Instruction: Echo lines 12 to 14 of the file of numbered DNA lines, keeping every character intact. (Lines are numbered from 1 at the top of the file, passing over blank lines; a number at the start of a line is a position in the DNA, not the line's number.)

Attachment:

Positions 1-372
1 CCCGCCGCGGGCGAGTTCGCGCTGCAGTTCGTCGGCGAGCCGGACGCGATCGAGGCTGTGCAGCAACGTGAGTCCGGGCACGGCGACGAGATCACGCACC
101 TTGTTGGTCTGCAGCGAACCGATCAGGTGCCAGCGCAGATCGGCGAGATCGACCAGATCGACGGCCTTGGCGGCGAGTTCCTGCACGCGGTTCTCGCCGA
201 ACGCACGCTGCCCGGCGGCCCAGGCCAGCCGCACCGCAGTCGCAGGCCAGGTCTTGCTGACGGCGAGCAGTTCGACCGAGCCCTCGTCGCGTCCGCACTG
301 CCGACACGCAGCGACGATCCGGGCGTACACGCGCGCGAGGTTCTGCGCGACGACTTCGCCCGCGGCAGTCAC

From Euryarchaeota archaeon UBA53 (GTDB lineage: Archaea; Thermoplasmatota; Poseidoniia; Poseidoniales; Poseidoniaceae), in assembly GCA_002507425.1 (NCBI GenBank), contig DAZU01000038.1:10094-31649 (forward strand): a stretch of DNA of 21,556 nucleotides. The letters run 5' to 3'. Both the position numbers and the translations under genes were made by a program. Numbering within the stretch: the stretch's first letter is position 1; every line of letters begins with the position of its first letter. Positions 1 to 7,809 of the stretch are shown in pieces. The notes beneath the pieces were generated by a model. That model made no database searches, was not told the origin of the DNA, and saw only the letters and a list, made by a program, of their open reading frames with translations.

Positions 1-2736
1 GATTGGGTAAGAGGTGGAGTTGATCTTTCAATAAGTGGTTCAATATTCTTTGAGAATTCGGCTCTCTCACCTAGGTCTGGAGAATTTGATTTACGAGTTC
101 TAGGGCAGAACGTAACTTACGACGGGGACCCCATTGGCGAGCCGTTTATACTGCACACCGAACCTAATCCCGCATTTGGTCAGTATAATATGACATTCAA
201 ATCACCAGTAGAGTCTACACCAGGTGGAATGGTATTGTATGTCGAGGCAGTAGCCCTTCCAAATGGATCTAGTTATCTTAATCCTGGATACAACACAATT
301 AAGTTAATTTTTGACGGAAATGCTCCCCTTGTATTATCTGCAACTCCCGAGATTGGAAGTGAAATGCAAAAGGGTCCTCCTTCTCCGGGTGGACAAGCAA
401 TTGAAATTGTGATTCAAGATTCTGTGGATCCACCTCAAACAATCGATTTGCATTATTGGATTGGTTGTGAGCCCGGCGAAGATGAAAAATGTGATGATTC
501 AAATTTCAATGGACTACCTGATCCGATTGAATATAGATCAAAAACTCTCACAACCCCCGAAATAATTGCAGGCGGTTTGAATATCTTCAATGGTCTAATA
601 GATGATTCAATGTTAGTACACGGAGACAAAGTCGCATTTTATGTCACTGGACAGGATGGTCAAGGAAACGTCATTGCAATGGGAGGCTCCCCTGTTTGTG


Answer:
401 TTGAAATTGTGATTCAAGATTCTGTGGATCCACCTCAAACAATCGATTTGCATTATTGGATTGGTTGTGAGCCCGGCGAAGATGAAAAATGTGATGATTC
501 AAATTTCAATGGACTACCTGATCCGATTGAATATAGATCAAAAACTCTCACAACCCCCGAAATAATTGCAGGCGGTTTGAATATCTTCAATGGTCTAATA
601 GATGATTCAATGTTAGTACACGGAGACAAAGTCGCATTTTATGTCACTGGACAGGATGGTCAAGGAAACGTCATTGCAATGGGAGGCTCCCCTGTTTGTG